valuation. Or a large securities firm with malpractice at heart could go regulatory
shopping and threaten to shift to another exchange if enforcement is too strong. Or
conversely, if a firm is diverting business to a rival exchange, it could harass the firm
through inspections. And so on. One way out would be to segregate the regulatory
functions of an exchange from the profits it makes. This can be done by hiving off the

regulatory arm and turning it into a not-for-profit organisation, an SRO (selfregulatory organisation) for instance, with clear regulatory compliance expectations
from its management. Perhaps an SRO formed by association of exchanges with
regulatory oversight by Securities and Exchange Board of India (SEBI) might work.
The problem here is that, from the Medical Council of India to the Institute of
Chartered Accountants of India, the state of SROs in India leaves a lot to be desired.
The other way would be to transfer the regulatory function back to the government or
regulator SEBI. But that would turn the entire structure of outsourcing the regulatory
work to a private firm on its head. Given the rather weak governance capacity,
dealing with a single entity would be a better option for SEBI to deliver regulatory
compliance. The process of listing stock exchanges began with their
demutualisation, a process that transformed them into profit-making, investor-driven
corporations from non-profits, members-owned organisations Stockholm Stock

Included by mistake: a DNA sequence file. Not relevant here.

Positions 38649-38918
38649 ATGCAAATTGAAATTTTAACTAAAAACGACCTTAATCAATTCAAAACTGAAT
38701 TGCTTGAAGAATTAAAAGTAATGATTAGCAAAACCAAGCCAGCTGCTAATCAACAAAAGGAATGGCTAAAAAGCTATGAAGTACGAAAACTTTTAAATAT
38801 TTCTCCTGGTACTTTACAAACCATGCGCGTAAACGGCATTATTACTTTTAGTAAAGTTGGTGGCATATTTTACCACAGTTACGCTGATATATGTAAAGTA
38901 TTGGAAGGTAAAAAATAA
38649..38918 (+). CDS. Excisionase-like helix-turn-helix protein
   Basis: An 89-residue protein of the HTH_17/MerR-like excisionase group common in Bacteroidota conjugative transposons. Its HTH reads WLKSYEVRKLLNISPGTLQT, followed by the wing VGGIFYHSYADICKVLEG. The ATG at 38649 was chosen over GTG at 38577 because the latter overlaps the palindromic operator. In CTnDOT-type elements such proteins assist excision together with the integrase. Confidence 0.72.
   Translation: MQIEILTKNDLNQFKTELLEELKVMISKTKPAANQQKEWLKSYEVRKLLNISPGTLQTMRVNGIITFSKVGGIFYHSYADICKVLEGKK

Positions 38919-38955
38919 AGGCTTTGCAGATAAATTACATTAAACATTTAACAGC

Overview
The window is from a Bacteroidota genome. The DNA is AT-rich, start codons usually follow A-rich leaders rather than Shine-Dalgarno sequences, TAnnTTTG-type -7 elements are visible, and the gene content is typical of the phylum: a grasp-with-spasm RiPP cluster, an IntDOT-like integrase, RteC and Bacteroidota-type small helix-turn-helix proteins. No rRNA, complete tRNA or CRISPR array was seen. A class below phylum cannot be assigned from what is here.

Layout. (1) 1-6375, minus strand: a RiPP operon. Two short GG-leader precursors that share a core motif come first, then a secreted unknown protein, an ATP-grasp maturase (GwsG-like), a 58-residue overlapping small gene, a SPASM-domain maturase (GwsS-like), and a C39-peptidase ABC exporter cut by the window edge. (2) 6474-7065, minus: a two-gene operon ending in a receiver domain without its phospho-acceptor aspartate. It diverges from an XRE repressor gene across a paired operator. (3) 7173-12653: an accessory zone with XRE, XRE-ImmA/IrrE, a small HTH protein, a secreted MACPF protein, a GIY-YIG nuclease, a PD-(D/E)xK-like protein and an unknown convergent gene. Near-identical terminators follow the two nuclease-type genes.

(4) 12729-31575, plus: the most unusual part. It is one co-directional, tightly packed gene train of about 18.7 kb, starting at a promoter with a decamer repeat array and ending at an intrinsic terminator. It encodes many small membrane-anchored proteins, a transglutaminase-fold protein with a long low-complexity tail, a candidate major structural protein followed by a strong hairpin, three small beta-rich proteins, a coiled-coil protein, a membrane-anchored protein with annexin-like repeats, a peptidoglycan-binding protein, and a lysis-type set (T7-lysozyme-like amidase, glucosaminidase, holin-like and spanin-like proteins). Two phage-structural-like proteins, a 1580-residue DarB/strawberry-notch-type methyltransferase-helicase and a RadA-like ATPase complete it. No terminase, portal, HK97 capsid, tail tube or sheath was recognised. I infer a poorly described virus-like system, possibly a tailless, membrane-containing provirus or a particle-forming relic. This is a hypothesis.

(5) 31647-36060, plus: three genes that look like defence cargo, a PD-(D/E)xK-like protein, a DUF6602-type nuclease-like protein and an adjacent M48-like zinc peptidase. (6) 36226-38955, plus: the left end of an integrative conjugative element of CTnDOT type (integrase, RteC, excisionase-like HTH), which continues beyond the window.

Exchange in 1993, Helsinki Stock Exchange in 1995, Copenhagen Exchange in
1996, Amsterdam Exchange in 1997, Australian Exchange in 1998 and Toronto,
Hong Kong and London exchanges in 2000. Following the securities scam of mid1990s, the Bombay Stock Exchange was formally demutualised in 2007, while NSE,
created in 1993, was born demutualised. Listings followed Australia in 1998, Hong
Kong in 2000, London in 2001, New York in 2006, and Moscow earlier this year. But
applying the demutualisation trend to listing may neither be in so straight a line, nor
so easy to accomplish. While SEBI has allowed bourses to go public with their
shares on exchanges other than themselves through a June 2012 notification, the
reporting line of the compliance officer to the board of the exchange may not be such
a great idea. Further, even if the oversight committees are chaired by public interest
directors, their efficacy and effectiveness when functioning within the same corporate
structure as the rest of the organisation is unproven. The regulatory function a
clear public good that needs public scrutiny and control needs to be completely
isolated from the profit-generating part of the exchange. I believe SEBI needs to do
some more work on this front. Until then, NSE should not list. Threats or noises
made by some of its investors seeking an exit cant overrule market safety and
regulatory sanctity. Only once this potential conflict of interest is resolved and we are
assured that the regulatory compliance is in safe hands, should the NSE board give
these voices of listing a hearing.